Saturday Night’s Main Event Countdown: #18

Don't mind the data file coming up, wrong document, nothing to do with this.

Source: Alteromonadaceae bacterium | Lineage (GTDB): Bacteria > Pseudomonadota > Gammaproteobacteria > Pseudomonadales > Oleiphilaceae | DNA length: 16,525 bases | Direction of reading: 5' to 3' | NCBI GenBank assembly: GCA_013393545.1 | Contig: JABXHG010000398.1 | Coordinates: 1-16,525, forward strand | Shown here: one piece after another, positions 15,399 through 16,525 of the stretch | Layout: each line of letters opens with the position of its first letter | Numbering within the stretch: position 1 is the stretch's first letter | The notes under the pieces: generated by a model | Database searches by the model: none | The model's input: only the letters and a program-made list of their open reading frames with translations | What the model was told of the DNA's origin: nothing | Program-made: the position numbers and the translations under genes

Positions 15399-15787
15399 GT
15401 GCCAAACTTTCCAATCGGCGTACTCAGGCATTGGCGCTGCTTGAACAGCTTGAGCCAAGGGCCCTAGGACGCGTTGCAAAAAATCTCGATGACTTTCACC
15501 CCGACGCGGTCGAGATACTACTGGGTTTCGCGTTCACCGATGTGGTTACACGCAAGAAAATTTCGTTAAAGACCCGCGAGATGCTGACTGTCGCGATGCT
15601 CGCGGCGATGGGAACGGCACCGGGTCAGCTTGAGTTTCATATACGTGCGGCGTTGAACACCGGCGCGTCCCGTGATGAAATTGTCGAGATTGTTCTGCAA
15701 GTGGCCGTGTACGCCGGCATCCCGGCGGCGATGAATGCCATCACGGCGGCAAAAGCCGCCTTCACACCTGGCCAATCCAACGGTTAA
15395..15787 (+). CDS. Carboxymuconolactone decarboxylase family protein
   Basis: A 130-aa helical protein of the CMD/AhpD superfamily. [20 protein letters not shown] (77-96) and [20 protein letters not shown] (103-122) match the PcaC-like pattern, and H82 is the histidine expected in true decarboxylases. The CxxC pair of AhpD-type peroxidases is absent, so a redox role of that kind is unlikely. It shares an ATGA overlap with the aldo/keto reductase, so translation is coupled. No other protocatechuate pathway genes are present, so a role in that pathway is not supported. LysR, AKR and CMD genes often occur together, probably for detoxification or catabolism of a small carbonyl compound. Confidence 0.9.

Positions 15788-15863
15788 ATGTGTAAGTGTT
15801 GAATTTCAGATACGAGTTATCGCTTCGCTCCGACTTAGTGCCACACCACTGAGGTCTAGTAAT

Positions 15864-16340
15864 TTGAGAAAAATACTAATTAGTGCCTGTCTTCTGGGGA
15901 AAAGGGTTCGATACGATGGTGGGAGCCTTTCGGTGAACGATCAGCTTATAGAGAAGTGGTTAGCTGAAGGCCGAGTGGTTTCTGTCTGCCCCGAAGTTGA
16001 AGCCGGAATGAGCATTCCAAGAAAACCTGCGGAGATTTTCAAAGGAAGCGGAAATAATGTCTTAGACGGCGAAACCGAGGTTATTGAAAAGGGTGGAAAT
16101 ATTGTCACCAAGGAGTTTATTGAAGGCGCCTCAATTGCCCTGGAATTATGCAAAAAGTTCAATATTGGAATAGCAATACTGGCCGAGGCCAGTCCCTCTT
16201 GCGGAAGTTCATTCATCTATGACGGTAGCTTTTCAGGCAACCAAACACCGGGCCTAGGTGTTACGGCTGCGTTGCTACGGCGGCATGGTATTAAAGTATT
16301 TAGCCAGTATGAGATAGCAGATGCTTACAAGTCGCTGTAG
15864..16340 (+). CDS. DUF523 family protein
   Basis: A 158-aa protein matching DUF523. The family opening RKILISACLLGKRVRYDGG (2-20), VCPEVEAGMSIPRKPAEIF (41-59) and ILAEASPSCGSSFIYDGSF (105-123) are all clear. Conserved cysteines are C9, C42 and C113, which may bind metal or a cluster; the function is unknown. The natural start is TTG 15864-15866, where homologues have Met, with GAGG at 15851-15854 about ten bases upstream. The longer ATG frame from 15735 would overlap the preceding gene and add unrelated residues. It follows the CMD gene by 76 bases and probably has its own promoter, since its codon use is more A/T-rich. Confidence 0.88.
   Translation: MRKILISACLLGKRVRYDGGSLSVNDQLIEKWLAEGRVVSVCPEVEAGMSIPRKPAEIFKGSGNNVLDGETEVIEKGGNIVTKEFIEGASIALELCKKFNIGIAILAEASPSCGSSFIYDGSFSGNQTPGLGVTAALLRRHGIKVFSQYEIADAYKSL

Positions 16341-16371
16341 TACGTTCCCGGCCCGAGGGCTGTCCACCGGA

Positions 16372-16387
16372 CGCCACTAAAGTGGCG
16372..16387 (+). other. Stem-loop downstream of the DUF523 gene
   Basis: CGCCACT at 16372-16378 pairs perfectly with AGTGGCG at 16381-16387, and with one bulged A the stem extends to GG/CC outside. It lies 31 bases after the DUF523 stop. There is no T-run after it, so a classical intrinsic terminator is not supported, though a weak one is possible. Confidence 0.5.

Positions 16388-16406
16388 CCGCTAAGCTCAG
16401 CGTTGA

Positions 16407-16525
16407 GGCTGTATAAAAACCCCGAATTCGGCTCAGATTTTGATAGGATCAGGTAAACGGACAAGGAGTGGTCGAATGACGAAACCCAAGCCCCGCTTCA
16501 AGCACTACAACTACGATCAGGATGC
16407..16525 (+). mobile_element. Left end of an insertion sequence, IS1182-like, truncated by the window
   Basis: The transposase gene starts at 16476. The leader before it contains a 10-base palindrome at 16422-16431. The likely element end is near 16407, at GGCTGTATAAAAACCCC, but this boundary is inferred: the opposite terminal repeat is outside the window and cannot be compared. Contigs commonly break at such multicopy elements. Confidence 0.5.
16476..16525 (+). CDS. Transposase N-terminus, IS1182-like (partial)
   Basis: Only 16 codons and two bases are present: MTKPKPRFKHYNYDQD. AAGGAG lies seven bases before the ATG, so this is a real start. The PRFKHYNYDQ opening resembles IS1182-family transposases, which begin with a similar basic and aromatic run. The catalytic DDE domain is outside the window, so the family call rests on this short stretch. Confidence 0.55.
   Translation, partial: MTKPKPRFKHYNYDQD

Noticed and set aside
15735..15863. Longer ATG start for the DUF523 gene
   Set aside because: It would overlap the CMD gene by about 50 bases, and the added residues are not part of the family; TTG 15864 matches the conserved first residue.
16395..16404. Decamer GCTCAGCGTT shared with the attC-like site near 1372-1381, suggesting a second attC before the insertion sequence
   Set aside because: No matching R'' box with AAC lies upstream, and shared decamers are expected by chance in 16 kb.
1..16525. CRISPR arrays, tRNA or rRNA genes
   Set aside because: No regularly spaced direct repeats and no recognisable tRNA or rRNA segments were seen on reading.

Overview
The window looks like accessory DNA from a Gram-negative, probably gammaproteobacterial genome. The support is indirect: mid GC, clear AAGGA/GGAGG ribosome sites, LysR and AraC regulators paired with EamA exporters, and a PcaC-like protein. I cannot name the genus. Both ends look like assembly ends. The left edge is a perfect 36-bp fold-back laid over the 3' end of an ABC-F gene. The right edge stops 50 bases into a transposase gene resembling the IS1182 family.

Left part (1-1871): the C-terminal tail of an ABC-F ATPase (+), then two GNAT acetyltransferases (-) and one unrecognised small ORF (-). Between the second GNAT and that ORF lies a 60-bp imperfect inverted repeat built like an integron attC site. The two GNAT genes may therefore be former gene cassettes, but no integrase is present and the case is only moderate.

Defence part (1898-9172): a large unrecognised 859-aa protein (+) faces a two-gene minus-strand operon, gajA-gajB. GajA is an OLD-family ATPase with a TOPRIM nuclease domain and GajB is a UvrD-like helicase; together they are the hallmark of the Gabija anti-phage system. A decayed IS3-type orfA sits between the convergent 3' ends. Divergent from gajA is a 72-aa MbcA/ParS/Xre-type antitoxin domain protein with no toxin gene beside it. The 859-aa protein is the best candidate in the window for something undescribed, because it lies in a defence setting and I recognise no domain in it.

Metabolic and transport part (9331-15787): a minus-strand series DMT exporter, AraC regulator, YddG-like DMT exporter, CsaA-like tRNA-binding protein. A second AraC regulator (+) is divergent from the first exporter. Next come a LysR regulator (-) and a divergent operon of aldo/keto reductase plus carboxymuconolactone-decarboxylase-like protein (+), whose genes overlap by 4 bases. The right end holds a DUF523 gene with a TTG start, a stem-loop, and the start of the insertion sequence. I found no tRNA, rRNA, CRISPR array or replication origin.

The SmarK 24/7 Rant for Saturday Night’s Main Event – November 26 1988 – Are you KIDDING me? They just happen to show the one SNME that I don’t have a copy of and have never reviewed? (Unfortunately they aired probably the worst one of all time.)  Seriously, this channel is like Christmas every single day. – Taped from Sacramento, CA. – Your hosts are Vince & Jesse. WWF Intercontinental title: Ultimate Warrior v. Super Ninja. Some dumbass on Wikipedia keeps posting that Ninja was Keiji Mutoh, although I’ve always heard it was Rip Oliver doing a quick job. Mutoh did have a stint in Florida as “Super Ninja”, but this guy is clearly way bigger than Mutoh was in 1988. The Ninja tries a lame superkick to start and Warrior totally no-sells it and tosses him on his head, then boots him out of the ring. Back in, Warrior elbows him down and then hits him with a super-stiff clothesline, then finishes with the gorilla press and splash at 2:08. Ninja might as well have been a mannequin out there. DUD  (Seriously, what was the point of starting with a Warrior squash when he was hot off winning the IC title?)  – Let us take you back to Ted Dibiase buying Hercules as a slave, which didn’t work out very well for anyone involved. Where’s Abe Lincoln when you need him?  Hercules v. Virgil. Odd that a black man would be fighting for his rich boss’s right to buy slaves. Ah, irony. Hercules notes in his pre-match promo that each link in his chain represents a victory in the ring. Geez, he’d been wrestling for like 8 years at that point, so that’s not really something to be proud of. (Sounds about right, though.)  Dibiase attacks to start, but Hercules cleans house and totally ignores Virgil, going after Ted instead. Back in, Herc slugs away on Virgil and elbows him down, then drops an elbow and pounds away on the mat. Back to Dibiase again as Herc keeps getting distracted, but he goes back to Virgil and kneelifts him. He throws clotheslines as poor Virgil bumps all over the place with no offense, and Herc no-sells his brief comeback. Running powerslam finishes clean at 3:22. Another total squash. 1/2* Hercules was pretty over thanks to sympathy heat, but they overplayed their hand and tried to push him at a level he wasn’t ready for as a babyface, and it ruined him.  (And speaking of Hercules, I was reading the Observer from 11/94 trying to figure out if there was something weird around the Kid-Backlund match at the time, and one of the tidbits that I had forgotten about was that Hercules was being brought in to play Razor Ramon’s old Cuban gangbanger friend who would now be his rival, presumably because he sold out to the man or something.  That’s…not bad, actually.)  WWF World title: Randy Savage v. Andre the Giant. Ugly pea-soup green tights for Macho tonight, my least favourite variant. Savage tries the boxing in the corner, but Andre boots him down and grabs a facelock in the corner. Andre rams him in the corner, but Savage hits him with a knee to the back before Andre goes back to his facelock again. Andre switches to the choking with the strap and headbutts him, but Savage keeps fighting in the corner. Andre headbutts him again and goes back to choking, but Randy uses a jawjacker to break free. He slugs away in the corner, but Andre chokes him down again. Savage goes up with the double axehandle as Jake Roberts joins us to further that ridiculous feud. So the match grinds to a halt as the ref kicks Roberts out and we take a break. Back with Savage jumping Andre from behind while Bobby searches for the snake. Andre smacks Savage down and gets all worked up about the snake while Heenan tears ringside apart. Savage uses the distraction to keep on the attack, but he can’t take Andre off his feet. Savage chases after Heenan and gets attacked by Andre again as a result, and finally Bobby finds Damian. And it turns into a big schmoz at 8:42 with everyone running in. Decent enough, but it didn’t actually lead to a finish and Savage looked really weak selling like a jobber for Andre at that point in both of their careers. ** Savage, the World champion, got no significant offense in, which would have been fine if it lead to him getting the big come-from-behind win, but it didn’t.  (They had a much better match on a couple of the house shows taped for TV airing, actually.)  Flag Match: Hacksaw Duggan v. Boris Zhukov. Slugfest to start and Duggan gets the atomic drop, sending Boris to the floor. Boris comes back with a boot and drops an elbow, but Duggan sidesteps him, only to miss his own elbow. Boris slugs away in the corner, but Duggan follows with a clothesline coming out and slams him to set up the three-point clothesline to finish at 2:49. Yeah. 1/4* – Brother Love interviews Slick (with Jive Soul Bro sadly omitted again) and Hulk Hogan, so they can debate the recent attack by Big Bossman. Love asking questions and then cutting Hulk off is really funny stuff. Hogan cutting off Love is less funny. But then I’m biased anyway. And then of course Hulk the sportsman beats up little Slick and little Brother Love because he’s a big man and Bossman isn’t around to stop him. The Young Stallions v. The Fabulous Rougeau Brothers. The Rougeaus announce their American citizenship before the match, which sadly means no theme song yet. We’ve got limited time left so this should be squashtastic as well. Jacques overpowers Powers to start and dropkicks him, but Powers hammers away in the corner. Jimmy Hart hits him in the leg with the megaphone to break that up, and the Rougeaus take over in the corner with the abdominal stretch and superkick combo. Raymond works on the back and Jacques gets a back elbow for two. He misses a crossbody, however, and it’s hot jobber tag to Roma. He powerslams Jacques and goes up with a missile dropkick on Raymond for two, and it’s BONZO GONZO. La Bombe De Les Rougeaus finishes at 3:07, however. Quick and not particularly interesting. *1/2 – We wrap things up with angry words from Andre, menacing words from Jake Roberts, and Hulk Hogan saying “brother” and “man” a lot. The Pulse: I won’t go so far as to call this the worst SNME I’ve ever seen, but it’s close enough that I can definitely call it a strong recommendation to avoid at all costs.  (I’d call it one of the worst, although crap like the 1990 ones with the depleted roster really gave this one a run for its money.)